The Dressmaker of Khair Khana: Five Sisters, One Remarkable Family, and the Woman Who Risked Everything to Keep Them Safe by Gayle Tzemach Lemmon.
Harper Perennial, Harper Collins, New York, 2012 (first published 2011).
Nonfiction, 270 pages including extras.
Lexile: 1090L .
AR Level: not leveled
The story of one young woman and her five sisters who stayed in Kabul and started a home dressmaking business under Taliban rule that not only provided for their family, but also allowed them to teach other women sewing and positioned them to be leaders in Afghanistan’s economy.
I’d been traveling and was hoping to visit a specialty gift shop to pick up some diverse books, only to find it closed, so I found a nearby library. The library wasn’t so diverse, but had extremely cheap books, so I purchased a bunch for under $1 total, including this one.
The blurb didn’t interest me. It seemed over dramatic and lacked some basic information – Khair Khana is a neighborhood of Kabul. Thankfully the book was cheap enough that I still bought it, because it was surprisingly good.
Kamila is the star, although her older married sister Malika is also a major character and her brothers, parents, friends, co-workers, and younger sisters have their roles as well. There are many strong and ingenious women in this book, including the story of a female doctor who found a way to practice medicine in an apartment.
There is considerable tension in the book as at any time any family member not in the home could be jailed, beaten, or even facing death. They go months at a time without hearing from their parents or the oldest brother, who had to leave. Even when all the younger children are at home, there’s always the risk of raids by the Taliban, and the ever-present struggle to have food and other basic necessities. While Lemmon never plays up the drama, and if anything, tries to turn down the tension, I definitely pushed to finish the book more quickly because I wanted to know who made it through the occupation, and then eventually the bombings.
The family’s dedication to education and their emphasis on learning and empowering all family members allowed the girls the freedom, creativity, and support to create their businesses. However, they also operated well within a very traditional and even stifling environment. I have so much respect for these girls and their parents. They chose to stay in their home and country at great danger to their lives and livelihoods. Hopefully the publication of this book didn’t endanger them too much!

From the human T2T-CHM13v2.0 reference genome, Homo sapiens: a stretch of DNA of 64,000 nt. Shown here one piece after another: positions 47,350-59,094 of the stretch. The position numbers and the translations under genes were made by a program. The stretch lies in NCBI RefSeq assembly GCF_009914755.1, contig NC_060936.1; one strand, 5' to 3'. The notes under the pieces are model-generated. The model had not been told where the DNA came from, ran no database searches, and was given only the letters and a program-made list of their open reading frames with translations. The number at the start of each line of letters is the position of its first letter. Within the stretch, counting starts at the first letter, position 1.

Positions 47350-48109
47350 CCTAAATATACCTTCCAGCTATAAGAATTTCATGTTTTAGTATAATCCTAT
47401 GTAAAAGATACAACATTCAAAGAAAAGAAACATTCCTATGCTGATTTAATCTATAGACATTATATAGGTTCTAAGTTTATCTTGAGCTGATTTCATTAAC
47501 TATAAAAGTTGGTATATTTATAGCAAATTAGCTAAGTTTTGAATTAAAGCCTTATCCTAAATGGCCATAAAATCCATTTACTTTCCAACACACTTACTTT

Kamila’s faith, as well as her family’s, and that of several other characters, is very important. Without Lemmon harping on it, their religious practice and beliefs come up repeatedly as it is a part of their daily lives, as well as influencing the Taliban’s rules and decisions.
I found it particularly ironic that it is only through her faith and study of the Qu’ran that Kamila is able to find the strength to carry on under the harsh conditions of the Taliban’s ostensibly religious government. However, it was also refreshing to read about a close-knit and pious family who, once they were able to meet their own basic needs, felt it was their duty to assist others as much as possible. This was an inspiring read.
I enjoyed this book. It is a nuanced portrait of one family’s, and even more specifically, one young woman’s, experience of Kabul under the Taliban. Although this is written by an outsider, it doesn’t have the same patronizing tone that some other books set in the Middle East take. Recommended.
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